Category Archives: Brooklyn

Why Didn’t I Leave Brooklyn Sooner?

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Why didn’t I leave the City sooner? This is a question I often ask myself. I’ve been living in the Hudson Valley for two years after living in Brooklyn for fifteen. My last few years in Brooklyn were like being in a bad relationship, it held so much promise but really couldn’t deliver. Like somehow if I stayed there maybe my dreams of being a writer-musician-wunderkind would come true, but in reality I was working so much I had nothing left at the end of the day to pursue my creativity.

I stayed because of my business. I just didn’t know how I would make money somewhere else. I stayed because of my ego. There’s some kind of identity of being a New Yorker that I wanted to hang onto. I had worked so hard to carve out my little niche that I was reluctant to give it up.

But I was so stressed out from the noise, crowds, constant stimulation, and work that my adrenals were shot, my system was inflamed and I became depressed. Everything looked great on paper- I had the business, husband, apartment but then I couldn’t get out of bed. The suicidal thoughts came and wouldn’t stop which led to shrinks, more and more meds, hospitalizations, and eventually ECT (electroshock therapy), which affected my memory and left me a shell of my former self.

We couldn’t keep going in the city. I somehow sold my business during all this, and while I was on my psych hospital tour of 2015, my husband moved all our stuff into storage upstate. We moved into the tiny weekend cottage in Catskill that we had been renting for a few years. No jobs and no guarantees that we were going to be ok. Nothing.

I wouldn’t have ever left if I hadn’t gotten so sick, that I am certain of. I would’ve worked myself literally to death. But now what would become of us?

The same day my husband moved our stuff into storage he got a job interview in his field up in Albany and he actually got the job. It was a 45-minute commute, but some people do that or more in the City crushed in a subway car with half of humanity. A typical NYC kid he’d only gotten his license in the past year after a lot of prodding from me. Now he had to buy a car and drive to Albany every day. Thankfully, the thruway between Catskill & Albany traffic really isn’t all that bad. His commute would be air conditioning, music, and mountains on either side, not riding in a subway car with a pair of discarded shit filled underwear across the aisle like he did his last few weeks in NYC.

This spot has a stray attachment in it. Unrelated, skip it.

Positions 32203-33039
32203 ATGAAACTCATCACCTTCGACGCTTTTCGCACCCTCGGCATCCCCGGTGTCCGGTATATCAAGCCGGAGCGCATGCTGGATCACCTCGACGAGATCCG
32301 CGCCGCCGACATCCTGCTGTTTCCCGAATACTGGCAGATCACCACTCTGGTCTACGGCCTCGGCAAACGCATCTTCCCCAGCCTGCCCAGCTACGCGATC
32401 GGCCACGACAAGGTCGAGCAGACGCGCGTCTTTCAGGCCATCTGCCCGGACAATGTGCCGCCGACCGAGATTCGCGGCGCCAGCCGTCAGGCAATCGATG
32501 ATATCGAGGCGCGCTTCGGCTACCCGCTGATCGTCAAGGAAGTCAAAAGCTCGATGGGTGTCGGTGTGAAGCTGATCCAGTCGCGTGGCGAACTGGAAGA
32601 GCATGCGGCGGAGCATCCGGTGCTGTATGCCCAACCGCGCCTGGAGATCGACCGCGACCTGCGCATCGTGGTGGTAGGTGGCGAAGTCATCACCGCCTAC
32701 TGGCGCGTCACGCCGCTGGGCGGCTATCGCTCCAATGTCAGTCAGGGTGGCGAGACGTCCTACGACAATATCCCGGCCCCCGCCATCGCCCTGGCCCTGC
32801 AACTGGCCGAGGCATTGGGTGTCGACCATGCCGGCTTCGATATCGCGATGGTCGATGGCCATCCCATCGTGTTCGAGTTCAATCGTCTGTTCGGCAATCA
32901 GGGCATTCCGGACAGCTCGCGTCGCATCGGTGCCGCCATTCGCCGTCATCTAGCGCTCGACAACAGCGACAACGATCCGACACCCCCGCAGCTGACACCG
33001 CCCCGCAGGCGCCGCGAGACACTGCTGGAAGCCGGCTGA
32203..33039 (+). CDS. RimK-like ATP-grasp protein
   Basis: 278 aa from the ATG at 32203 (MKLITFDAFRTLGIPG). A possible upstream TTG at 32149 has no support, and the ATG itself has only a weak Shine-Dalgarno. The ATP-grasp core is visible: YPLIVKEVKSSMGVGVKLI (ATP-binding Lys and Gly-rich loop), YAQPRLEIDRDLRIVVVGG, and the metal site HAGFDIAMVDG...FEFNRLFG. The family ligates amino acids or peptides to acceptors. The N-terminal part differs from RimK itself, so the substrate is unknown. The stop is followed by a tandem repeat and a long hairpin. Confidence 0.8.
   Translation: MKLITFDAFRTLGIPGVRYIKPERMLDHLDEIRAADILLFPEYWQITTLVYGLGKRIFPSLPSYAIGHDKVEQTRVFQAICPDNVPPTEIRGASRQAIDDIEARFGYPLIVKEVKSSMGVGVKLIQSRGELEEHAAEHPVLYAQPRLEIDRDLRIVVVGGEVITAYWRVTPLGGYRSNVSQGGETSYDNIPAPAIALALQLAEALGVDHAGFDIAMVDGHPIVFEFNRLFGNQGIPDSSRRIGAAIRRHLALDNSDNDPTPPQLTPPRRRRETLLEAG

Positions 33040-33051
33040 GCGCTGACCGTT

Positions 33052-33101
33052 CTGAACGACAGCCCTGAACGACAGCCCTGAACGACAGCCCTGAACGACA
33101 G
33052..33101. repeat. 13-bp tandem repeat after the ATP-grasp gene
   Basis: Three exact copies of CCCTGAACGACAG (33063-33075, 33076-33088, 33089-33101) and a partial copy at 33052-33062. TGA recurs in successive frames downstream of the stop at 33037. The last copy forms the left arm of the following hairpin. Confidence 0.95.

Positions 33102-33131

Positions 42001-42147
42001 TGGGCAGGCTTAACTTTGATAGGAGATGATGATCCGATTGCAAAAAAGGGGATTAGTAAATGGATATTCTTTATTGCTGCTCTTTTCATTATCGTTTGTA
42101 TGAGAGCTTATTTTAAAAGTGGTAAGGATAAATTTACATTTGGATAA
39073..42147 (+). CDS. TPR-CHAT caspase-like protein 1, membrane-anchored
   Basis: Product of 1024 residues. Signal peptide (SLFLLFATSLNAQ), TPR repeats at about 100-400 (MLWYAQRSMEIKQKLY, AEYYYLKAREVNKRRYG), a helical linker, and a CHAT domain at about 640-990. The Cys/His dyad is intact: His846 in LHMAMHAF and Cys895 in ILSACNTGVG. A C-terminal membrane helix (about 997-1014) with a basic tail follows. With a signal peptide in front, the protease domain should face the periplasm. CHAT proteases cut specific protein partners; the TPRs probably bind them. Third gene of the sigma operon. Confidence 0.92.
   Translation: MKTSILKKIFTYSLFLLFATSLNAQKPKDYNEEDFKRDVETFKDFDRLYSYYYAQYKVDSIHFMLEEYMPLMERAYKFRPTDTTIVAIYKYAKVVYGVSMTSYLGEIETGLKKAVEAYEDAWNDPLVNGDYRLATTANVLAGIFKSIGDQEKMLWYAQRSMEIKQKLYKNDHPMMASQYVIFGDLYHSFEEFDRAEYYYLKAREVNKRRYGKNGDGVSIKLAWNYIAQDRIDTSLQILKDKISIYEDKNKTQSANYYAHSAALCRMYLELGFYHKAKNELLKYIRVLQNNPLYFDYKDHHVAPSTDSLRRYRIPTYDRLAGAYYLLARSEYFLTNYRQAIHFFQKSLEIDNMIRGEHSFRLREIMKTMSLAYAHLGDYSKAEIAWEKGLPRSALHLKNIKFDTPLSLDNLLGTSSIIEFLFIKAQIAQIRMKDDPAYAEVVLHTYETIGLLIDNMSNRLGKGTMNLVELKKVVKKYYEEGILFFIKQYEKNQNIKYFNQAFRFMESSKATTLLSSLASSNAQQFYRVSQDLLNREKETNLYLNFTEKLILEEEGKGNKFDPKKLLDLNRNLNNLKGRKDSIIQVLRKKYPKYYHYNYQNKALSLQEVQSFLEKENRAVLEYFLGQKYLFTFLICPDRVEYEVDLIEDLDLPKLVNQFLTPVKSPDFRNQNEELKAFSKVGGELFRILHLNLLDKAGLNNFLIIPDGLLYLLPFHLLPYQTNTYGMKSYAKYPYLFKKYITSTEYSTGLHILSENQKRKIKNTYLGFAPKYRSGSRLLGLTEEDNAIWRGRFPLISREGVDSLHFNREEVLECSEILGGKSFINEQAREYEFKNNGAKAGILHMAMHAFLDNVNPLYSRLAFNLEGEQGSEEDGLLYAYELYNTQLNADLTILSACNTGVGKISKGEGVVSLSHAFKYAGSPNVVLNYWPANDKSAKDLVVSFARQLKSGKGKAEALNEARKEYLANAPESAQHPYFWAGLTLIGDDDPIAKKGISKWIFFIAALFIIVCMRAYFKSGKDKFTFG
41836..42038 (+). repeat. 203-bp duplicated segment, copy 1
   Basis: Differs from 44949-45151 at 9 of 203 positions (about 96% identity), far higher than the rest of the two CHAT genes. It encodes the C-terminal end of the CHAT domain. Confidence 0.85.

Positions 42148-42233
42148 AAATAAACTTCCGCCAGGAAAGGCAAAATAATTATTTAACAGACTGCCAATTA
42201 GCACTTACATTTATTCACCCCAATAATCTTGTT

I, on the other hand, was a mess. The depression was better, but I wasn’t totally out of the woods. I struggled with the trauma of the past year in hospitals and losing my life in the city, my business, etc. I worried the only job I could get would be working a Target at the depressed Hudson Valley Mall. But at least I’d have a nice view of the mountains. If I had to work at Lowes the same was true. And if I worked at Stewarts at least I’d probably get free ice cream.

One thing we held onto in this transition was the fact that none of our friends who had left the City and moved upstate said they regretted it and wished they could go back. They had vibrant lives and families and time to enjoy them.

For work I boarded and trained dogs and I opened a small gift and pet related shop in Saugerties called Dogerties. I had always wanted to have a little shop and the rent was so reasonable. I couldn’t have afforded to do it in the City. I started sewing and making dog coats, pillows, and bandanas. I had always wanted to learn to sew but never had time. While I was sitting in the slow shop I wrote and played music a little, but mainly I just recovered from the past year or years it had taken to get me to this place.

We were able to buy a house, a simple ranch on 7 acres, with a creek and mountain views. Our mortgage is less than a studio apartment in the City. We could sit out on the back deck and watch the pink and orange sunset over the mountains.